The deed of assignment was a perfected agreement which extinguished petitioners' total outstanding obligation to the respondent. The deed explicitly provides that the assignor (petitioners), "in full payment" of its obligation in the amount of P7,305,459.52, shall deliver the three units of heavy equipment to the assignee (respondent), which "accepts the assignment in full payment of the above-mentioned debt." This could only mean that should petitioners complete the delivery of the three units of heavy equipment covered by the deed, respondent's credit would have been satisfied in full, and petitioners' aggregate indebtedness of P7,305,459.52 would then be considered to have been paid in full as well.
The nature of the assignment was a dation in payment, whereby property is alienated to the creditor in satisfaction of a debt in money. Such transaction is governed by the law on sales.6 Even if we were to consider the agreement as a compromise agreement, there was no need for respondent's signature on the same, because with the delivery of the heavy equipment which the latter accepted, the agreement was consummated. Respondent's approval may be inferred from its unqualified acceptance of the heavy equipment.
Consent to contracts is manifested by the meeting of the offer and the acceptance of the thing and the cause which are to constitute the contract; the offer must be certain and the acceptance absolute.7 The acceptance of an offer must be made known to the offeror, and unless the offeror knows of the acceptance, there is no meeting of the minds of the parties, no real concurrence of offer and acceptance.8 Upon due acceptance, the contract is perfected, and from that moment the parties are bound not only to the fulfillment of what has been expressly stipulated but also to all the consequences which, according to their nature, may be in keeping with good faith, usage and law.9
With its years of banking experience, resources and manpower, respondent bank is presumed to be familiar with the implications of entering into the deed of assignment, whose terms are categorical and left nothing for interpretation. The alleged non-inclusion in the deed of certain units of heavy equipment due to inadvertence, plain oversight or mistake, is tantamount to inexcusable manifest negligence, which should not invalidate the juridical tie that was created.10 Respondent is presumed to have maintained a high level of meticulousness in its dealings with petitioners. The business of a bank is affected with public interest; thus, it makes a sworn profession of diligence and meticulousness in giving irreproachable service.11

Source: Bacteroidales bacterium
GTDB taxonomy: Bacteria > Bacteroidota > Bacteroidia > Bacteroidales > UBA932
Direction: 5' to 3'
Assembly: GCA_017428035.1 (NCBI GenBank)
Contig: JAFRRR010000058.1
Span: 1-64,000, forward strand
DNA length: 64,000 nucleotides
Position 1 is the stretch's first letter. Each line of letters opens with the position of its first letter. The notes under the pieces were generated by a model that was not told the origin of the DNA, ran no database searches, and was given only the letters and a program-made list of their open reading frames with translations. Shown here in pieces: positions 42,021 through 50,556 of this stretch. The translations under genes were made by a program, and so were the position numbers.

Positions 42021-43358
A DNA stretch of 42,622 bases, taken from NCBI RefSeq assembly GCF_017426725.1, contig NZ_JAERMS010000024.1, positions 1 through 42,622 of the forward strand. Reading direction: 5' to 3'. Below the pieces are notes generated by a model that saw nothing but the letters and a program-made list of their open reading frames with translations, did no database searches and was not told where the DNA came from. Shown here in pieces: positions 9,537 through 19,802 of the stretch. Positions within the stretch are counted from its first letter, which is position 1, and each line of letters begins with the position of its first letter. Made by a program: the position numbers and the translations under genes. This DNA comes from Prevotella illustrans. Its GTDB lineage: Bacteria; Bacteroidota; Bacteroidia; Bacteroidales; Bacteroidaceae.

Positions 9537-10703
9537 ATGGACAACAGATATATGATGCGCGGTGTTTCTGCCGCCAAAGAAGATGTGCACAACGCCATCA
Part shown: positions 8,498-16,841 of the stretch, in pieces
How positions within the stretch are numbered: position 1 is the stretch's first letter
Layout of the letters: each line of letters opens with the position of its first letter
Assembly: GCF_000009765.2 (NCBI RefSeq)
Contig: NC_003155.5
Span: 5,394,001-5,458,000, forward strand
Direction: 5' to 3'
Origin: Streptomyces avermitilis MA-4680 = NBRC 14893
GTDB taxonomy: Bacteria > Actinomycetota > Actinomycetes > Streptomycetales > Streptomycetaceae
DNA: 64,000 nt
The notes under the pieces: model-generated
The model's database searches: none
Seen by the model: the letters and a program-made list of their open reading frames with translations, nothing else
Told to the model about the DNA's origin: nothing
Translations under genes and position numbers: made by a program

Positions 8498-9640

Besides, respondent's protestations of mistake and plain oversight are self-serving. The evidence show that from August 16, 2000 (date of the deed of assignment) up to March 8, 2001 (the date of delivery of the last unit of heavy equipment covered under the deed), respondent did not raise any objections nor make any move to question, invalidate or rescind the deed of assignment. It was not until June 20, 2001 that respondent raised the issue of its alleged mistake by filing an amended complaint for replevin involving different chattels, although founded on the same principal obligation.
The legal presumption is always on the validity of contracts.12 In order to judge the intention of the contracting parties, their contemporaneous and subsequent acts shall be principally considered.13 When respondent accepted delivery of all three units of heavy equipment under the deed of assignment, there could be no doubt that it intended to be bound under the agreement.
Since the agreement was consummated by the delivery on March 8, 2001 of the last unit of heavy equipment under the deed, petitioners are deemed to have been released from all their obligations to respondent.
Since there is no more credit to collect, no principal obligation to speak of, then there is no more second deed of chattel mortgage that may subsist. A chattel mortgage cannot exist as an independent contract since its consideration is the same as that of the principal contract. Being a mere accessory contract, its validity would depend on the validity of the loan secured by it.14 This being so, the amended complaint for replevin should be dismissed, because the chattel mortgage agreement upon which it is based had been rendered ineffectual.
WHEREFORE, the petition is GRANTED. The Decision of the Court of Appeals dated April 13, 2007 in CA-G.R. CV No. 87114 and its Resolution dated June 25, 2007 are hereby SET ASIDE. The March 14, 2006 decision of the Regional Trial Court of Antipolo, Branch 73, which dismisses Civil Case No. 00-5731, is hereby REINSTATED.
* In lieu of Justice Minita V. Chico-Nazario, per Special Order No. 484 dated January 11, 2008.
1 Rollo, pp. 51-71. Penned by Associate Justice Martin S. Villarama, Jr. and concurred in by Associate Justices Hakim S. Abdulwahid and Arturo G. Tayag.
2 Id. at 73.
3 Id. at 54.
4 Id. at 71.
5 BA Finance Corporation v. Court of Appeals, G.R. No. 102998, July 5, 1996, 258 SCRA 102, 110.
6 CIVIL CODE, Art. 1245.
7 Id., Art. 1319.
8 Malbarosa v. Court of Appeals, G.R. No. 125761, April 30, 2003, 402 SCRA 168, 177.
9 CIVIL CODE, Art. 1315.
10 Fule v. Court of Appeals, G.R. No. 112212, March 2, 1998, 296 SCRA 698, 715.
11 Solidbank v. Arrieta, G.R. No. 152720, February 17, 2005, 451 SCRA 711, 722.
12 People's Aircargo and Warehousing Co., Inc. v. Court of Appeals, G.R. No. 117847, October 7, 1998, 297 SCRA 170, 189.
13 Civil Code, Article 1371.
14 Naguiat v. Court of Appeals, G.R. No. 118375, October 3, 2003, 412 SCRA 591, 599.